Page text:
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WSU PODCAST: Why political yard signs matter

Monday, October 13, 2008

This WSU Newsline Podcast is available at www.wichita.edu/newslinepodcast. See transcript below.

You're listening to the podcast edition of the Wichita State University audio newsline. Learn more about WSU — the home of Thinkers, Doers, Movers and Shockers — on the Web at wichita.edu.
 
It's the season for all the autumn colors: brown, orange, yellow, and red, white and blue — as in political yard signs. Wichita State University political scientist Mel Kahn says that, at the grassroots level, political yard signs establish name recognition. Of course, not everyone is wild about putting them in their yard.
 
Kahn: "Most people don't want them, but the basic reason is you're either a relative or a good friend of a person, or you're strongly oriented toward your party and you want to help that person out."
 
Political yard signs provide name recognition and more, according to Kahn.
 
Kahn: "Basically candidates are aware, or should be aware, that people don't vote for persons whose name they do not know. And so it's a way, at the grassroots level, of establishing name recognition.

"They don't actually produce voting a certain way. What they do is enable the first element to be reached, of getting candidates known. And they particularly work if they're strategically placed, so that there are many that are together, so you get a bam, bam approach."
 
Kahn shares an example of how political yard signs made an impact in one campaign.
 
Kahn: "A local candidate for the Legislature was quite successful, by the name of Sandy Duncan. And Mt. Vernon Avenue bisected his district, and all up and down Mt. Vernon Avenue, you would see signs, one after another, and people had to go down that roadway in order to turn into their side streets, and they couldn't miss it. And it just made a tremendous impact, particularly when you came over the hilly areas on that thoroughfare."
 
Not all political yard signs are created equal. Some, quite frankly, are better than others, as Kahn explains.
           
Kahn: "What makes a good sign is uniqueness. For example, research has shown that capital letters do not have a good impact, unless it's the initial letter of a word. Italics are much more effective. Also, if the sign is not too crowded; too many candidates put too much on the sign. The main thing is to get their last name out there very large."
 
So what makes an ineffective political yard sign? Kahn explains.
 
Kahn: "Ugliness, wilting in the rain; that's why many candidates now use plastic signs that are water repellant. And signs that, you know, that get blown over very easily, that are put in by wood instead of by rebar, for example."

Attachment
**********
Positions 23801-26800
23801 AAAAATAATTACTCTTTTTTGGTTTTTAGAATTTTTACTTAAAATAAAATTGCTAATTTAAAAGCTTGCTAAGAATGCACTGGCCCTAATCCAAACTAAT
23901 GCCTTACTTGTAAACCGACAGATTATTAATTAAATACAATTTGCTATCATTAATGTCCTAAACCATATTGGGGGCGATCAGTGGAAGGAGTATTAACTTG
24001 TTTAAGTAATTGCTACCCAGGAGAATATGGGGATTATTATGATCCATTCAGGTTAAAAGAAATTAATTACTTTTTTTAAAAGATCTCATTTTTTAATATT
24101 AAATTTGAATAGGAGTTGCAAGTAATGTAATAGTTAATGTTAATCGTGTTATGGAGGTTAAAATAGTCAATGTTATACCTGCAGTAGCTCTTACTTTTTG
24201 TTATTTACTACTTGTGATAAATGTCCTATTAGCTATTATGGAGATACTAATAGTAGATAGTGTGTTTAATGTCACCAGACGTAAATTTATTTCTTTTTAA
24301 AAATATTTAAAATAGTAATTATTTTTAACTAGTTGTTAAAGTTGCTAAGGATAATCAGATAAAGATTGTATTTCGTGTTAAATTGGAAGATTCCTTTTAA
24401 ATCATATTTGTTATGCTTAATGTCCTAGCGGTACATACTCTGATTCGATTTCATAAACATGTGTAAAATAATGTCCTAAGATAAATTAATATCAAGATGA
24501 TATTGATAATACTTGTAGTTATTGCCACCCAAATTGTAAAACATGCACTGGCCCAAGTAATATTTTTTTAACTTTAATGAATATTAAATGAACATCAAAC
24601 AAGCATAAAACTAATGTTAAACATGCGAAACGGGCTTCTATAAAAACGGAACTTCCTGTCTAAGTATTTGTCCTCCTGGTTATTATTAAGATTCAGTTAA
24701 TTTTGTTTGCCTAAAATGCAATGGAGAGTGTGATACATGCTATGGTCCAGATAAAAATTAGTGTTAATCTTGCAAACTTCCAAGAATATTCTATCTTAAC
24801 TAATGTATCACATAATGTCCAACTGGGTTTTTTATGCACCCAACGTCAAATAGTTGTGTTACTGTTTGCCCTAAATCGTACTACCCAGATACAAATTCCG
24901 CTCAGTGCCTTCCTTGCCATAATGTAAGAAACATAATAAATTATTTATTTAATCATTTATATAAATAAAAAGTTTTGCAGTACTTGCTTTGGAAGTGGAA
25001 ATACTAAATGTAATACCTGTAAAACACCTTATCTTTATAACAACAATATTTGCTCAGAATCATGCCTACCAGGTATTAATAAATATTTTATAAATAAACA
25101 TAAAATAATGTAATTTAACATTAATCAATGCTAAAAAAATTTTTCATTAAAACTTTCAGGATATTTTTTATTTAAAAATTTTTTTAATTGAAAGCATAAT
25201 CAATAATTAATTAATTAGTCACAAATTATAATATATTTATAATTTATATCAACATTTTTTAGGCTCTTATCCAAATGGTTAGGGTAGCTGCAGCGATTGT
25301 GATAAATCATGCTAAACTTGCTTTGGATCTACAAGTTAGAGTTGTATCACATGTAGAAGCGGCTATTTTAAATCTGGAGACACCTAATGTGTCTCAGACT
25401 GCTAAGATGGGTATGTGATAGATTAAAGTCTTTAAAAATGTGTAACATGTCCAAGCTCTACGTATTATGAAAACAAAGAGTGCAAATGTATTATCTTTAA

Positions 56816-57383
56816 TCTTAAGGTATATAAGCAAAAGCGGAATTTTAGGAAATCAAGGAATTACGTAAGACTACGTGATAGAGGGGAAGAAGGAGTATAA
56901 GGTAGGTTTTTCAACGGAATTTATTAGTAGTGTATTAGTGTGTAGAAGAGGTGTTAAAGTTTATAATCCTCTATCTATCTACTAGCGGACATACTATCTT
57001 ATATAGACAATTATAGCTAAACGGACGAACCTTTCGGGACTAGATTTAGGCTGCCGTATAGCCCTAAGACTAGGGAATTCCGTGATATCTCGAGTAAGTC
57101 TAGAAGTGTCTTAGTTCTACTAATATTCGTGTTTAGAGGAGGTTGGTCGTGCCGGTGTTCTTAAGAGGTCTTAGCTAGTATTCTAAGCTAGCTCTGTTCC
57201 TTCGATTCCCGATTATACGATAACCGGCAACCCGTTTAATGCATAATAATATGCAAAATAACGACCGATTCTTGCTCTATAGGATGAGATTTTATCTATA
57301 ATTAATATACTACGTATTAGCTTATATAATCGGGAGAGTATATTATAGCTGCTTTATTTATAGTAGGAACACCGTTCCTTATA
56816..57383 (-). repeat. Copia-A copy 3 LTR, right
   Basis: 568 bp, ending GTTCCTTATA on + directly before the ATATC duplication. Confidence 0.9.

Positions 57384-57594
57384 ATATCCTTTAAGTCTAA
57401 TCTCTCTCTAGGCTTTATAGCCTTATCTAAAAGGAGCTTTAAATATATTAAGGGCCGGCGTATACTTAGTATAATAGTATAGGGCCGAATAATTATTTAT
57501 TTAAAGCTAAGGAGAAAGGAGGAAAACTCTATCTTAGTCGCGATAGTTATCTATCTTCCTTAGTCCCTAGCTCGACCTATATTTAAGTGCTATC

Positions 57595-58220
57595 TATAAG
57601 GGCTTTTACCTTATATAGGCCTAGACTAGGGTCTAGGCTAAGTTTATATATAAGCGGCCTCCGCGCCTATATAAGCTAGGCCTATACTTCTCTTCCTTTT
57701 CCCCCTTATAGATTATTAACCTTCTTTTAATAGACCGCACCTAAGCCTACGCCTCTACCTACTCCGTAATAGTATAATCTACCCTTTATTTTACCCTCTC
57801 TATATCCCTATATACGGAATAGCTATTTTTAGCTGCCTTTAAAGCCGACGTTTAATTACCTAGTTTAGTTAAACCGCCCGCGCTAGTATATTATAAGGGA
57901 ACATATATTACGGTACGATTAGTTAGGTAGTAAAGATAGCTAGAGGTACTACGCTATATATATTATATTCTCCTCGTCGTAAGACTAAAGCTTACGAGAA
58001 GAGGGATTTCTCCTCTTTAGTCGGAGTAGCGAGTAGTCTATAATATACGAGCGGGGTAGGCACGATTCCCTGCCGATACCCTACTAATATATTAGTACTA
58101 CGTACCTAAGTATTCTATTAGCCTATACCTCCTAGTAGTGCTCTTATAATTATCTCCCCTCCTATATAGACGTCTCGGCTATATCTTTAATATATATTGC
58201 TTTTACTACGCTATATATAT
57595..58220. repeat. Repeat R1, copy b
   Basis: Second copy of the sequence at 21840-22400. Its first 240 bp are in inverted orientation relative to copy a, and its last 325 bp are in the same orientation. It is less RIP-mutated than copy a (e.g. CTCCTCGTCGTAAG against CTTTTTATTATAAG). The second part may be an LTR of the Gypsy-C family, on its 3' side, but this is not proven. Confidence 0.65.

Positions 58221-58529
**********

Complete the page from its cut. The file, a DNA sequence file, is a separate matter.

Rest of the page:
Creativity or gimmicks can sometimes go a long way in helping a sign be noticed.
 
Kahn: "Moving signs in the latter days of the campaign will make them more noticeable. Tying ribbons on them that will float in the wind also call more attention. There are all kinds of gimmicks that can be used like that."
 
Kahn says the shape of the sign is another factor that can make a difference.
 
Kahn: "Another factor which candidates seldom do is to have a nontraditional shape to the sign. For example, Ken Groteweil, a legislator, used to use signs that are more vertically rectangular than rectangular from side to side. And that was a different sign that would call attention."
 
Contrasting colors also can help a sign be noticed.
 
Kahn: "It's very important to have contrasting colors in order to highlight the sign. It's also important not to have colors that everybody else uses. For example, in many elections in Wichita, a lot of people like to use the Wichita State colors, but there are so many of them out there, they sort of blend together, and so they're ineffective.

"One unique thing occurred when Richard Nixon ran for president the first time. He actually had a group of psychologists do research, and they came up with the conclusion that orange and the black were the best contrasts to use and to call attention. On the other hand, they also realized that when they appeared within a couple days of Halloween either way, they became sort of a joke, and so they would pull the signs then and put in other colors temporarily."
 
According to The Measurement Standard Web site, if you've ever wondered what the effectiveness of political yard signs is, supposedly every lawn sign represents six votes for the candidate. Or maybe 10 votes, depending on what you read. And there's a theory in political circles that if you can get someone to put out a lawn sign, then that person is committed enough to not just vote for you, but also to encourage his or her friends to vote for you as well. So, each additional lawn sign means more than just one more vote, it means more of something even more valuable and a lot more difficult to pin down: more loyalty and commitment, or what is also called engagement.
 
Thanks for listening. Until next time, this is Joe Kleinsasser for Wichita State University.

Created on Monday, October 13, 2008; Last modified on Wednesday, November 19, 2008